Therapist FinderSM





Advanced Search »


Special Education Legal Primer

> What is a Comprehensive Case Study Evaluation?

A comprehensive case study evaluation is conducted by a multidisciplinary team assembled by the school district. The members of the multidisciplinary team should conduct several components:

  • An interview with the child
  • A consultation with the parents
  • A social developmental study
  • A comprehensive report of the child's medical history and current health status
  • Vision and hearing screenings
  • A review of the child's academic history and current educational functioning
  • Achievement testing in all academic areas
  • An evaluation of learning processes
  • An assessment of the child's learning enviromnent.

Common problems with case study evaluations:

The most common problem with typical case study evaluations is the lack of comprehensive approach. Too often, I have seen evaluations in which only three areas are tested: decoding (reading single words), spelling, and mathematics computation. The multidisciplinary conference then determines that there are no areas of underachievement. I highly recommend that you take the results of your child's case study evaluation to a learning specialist, a psychoeducational diagnostician, or a psychologist for review. A good case study evaluation will test all of the following areas in order to rule out areas of weakness:

  • Ability: An IQ test is administered in order to obtain an estimate of a child's overall potential for achievement. Without an IQ test, there is no way to tell if a child is underachieving.
  • Thinking Skills: Assessing the child's general problem solving abilities and problem solving style. In addition, an assessment of thinking skills should focus on verbal thinking skills (solving word problems) and nonverbal thinking skills (solving visual problems).
  • Listening: An assessment of a child's listening abilities should focus on several areas. The child's perception (hearing) should be assessed. The child's ability to discriminate between different sounds should be assessed. The child's short term and long term memory for words and memory for sentences should be assessed. The child's ability to understand words (vocabulary knowledge) and to understand speech in general should also be assessed. Finally, the child's attention should be assessed.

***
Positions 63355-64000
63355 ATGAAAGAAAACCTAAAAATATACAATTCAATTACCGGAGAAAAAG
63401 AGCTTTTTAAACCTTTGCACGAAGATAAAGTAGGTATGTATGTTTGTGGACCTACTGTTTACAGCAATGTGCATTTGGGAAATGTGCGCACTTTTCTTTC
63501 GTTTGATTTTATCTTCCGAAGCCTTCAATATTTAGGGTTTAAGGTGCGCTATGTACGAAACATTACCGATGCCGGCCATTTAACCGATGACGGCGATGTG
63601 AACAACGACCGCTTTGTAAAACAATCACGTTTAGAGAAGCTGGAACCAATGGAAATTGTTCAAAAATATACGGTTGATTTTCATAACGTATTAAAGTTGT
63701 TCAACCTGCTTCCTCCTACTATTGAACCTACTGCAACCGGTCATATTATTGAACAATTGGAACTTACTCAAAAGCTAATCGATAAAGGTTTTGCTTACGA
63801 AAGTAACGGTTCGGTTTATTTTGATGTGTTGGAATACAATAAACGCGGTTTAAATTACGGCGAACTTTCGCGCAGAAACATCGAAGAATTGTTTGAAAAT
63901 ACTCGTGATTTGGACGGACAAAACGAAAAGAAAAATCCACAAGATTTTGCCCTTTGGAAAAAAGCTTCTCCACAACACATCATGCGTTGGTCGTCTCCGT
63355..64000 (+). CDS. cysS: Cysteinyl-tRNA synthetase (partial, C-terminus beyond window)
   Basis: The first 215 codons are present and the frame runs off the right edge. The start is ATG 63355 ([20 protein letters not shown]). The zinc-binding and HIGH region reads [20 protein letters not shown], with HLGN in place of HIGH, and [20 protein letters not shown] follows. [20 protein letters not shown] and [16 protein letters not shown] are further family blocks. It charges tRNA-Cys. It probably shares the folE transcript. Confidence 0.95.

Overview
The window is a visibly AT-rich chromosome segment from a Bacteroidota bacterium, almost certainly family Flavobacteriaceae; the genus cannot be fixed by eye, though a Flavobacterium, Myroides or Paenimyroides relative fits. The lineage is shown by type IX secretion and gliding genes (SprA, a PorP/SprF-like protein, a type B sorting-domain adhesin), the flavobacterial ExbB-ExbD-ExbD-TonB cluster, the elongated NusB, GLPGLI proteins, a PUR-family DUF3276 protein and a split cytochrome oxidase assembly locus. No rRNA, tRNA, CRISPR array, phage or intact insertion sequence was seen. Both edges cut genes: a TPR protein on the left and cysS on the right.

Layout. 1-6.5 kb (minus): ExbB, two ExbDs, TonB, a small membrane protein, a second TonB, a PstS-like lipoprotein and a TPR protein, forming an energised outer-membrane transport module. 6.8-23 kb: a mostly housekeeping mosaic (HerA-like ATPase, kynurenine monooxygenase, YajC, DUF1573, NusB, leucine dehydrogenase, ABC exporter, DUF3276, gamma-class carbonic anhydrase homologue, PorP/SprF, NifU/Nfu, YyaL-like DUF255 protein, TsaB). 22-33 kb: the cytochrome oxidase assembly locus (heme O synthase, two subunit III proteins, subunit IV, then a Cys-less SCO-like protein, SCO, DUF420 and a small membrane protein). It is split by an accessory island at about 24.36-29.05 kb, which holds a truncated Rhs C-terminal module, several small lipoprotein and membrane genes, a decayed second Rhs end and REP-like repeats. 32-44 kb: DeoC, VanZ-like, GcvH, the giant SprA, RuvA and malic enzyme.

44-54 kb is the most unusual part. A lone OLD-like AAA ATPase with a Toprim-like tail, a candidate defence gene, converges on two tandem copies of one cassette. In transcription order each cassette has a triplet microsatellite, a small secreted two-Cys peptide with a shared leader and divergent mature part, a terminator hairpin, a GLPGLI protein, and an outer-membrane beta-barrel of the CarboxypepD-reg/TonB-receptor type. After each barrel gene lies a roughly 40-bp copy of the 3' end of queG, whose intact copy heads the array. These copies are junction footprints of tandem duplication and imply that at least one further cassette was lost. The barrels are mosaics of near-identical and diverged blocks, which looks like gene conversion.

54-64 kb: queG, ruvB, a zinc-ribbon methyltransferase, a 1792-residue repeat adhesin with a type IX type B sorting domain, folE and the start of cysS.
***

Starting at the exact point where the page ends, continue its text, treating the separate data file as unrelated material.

• Speaking: An assessment of a child's speaking abilities should include testing the child's ability to articulate speech sounds, his or her ability to speak fluently, his or her ability to follow the rules of syntax and grammar, his or her expressive vocabulary knowledge (i.e., what words they use correctly), and testing his or her ability to formulate speech in a meaningful way.
  • Reading: An assessment of reading should include testing the child's ability to decode and comprehend the written word and passages. Decoding is the ability to read words and is often tested by having children read lists of unrelated words so that they cannot use context clues to guess the words. An assessment of reading comprehension should include an assessment of the child's ability to learn facts while reading as well as an assessment of the child's ability to draw inferences from reading.
  • Writing: Writing is the most often overlooked area in school case study evaluations. An assessment of writing has several components: Handwriting, writing mechanics, spelling, and written formulation should all be assessed. Writing mechanics are the rules for writing, such as capatilization rules and punctuation rules.
  • Mathematics: A good case study evaluation should include at least three tests of mathematics, a test of computation skills (i.e., a worksheet style test), a test of the child's understanding of general mathematics concepts, and a test of problem solving with mathematics.
  • Visual-Motor Skills/Visual Perception and Memory: A good case study evaluation should assess a child's ability to percieve visual stimuli, his or her ability to remember visual stimuli, and his or her ability to reproduce visual stimuli on paper while copying and from memory.
Introduction | Disability | Free and Appropriate Education | Least Restrictive Environment | Special Education | Related Services | Case Study Evaluation | Multidisciplinary Conference | Individualized Education Program (IEP) | Re-evaluation



Referring to this article:
"Special Education Legal Primer for Parents of Children with Learning Disabilities, Attention Deficit Disorders, and Other Educational, Physical, and Cognitive Disabilities" was written by C. J. Newton, MA, and published in the Find Counseling.com (formerly TherapistFinder.net) Mental Health Journal in September, 1997.

Use or reference to this article on the Internet must be accompanied by a link to the page you cite.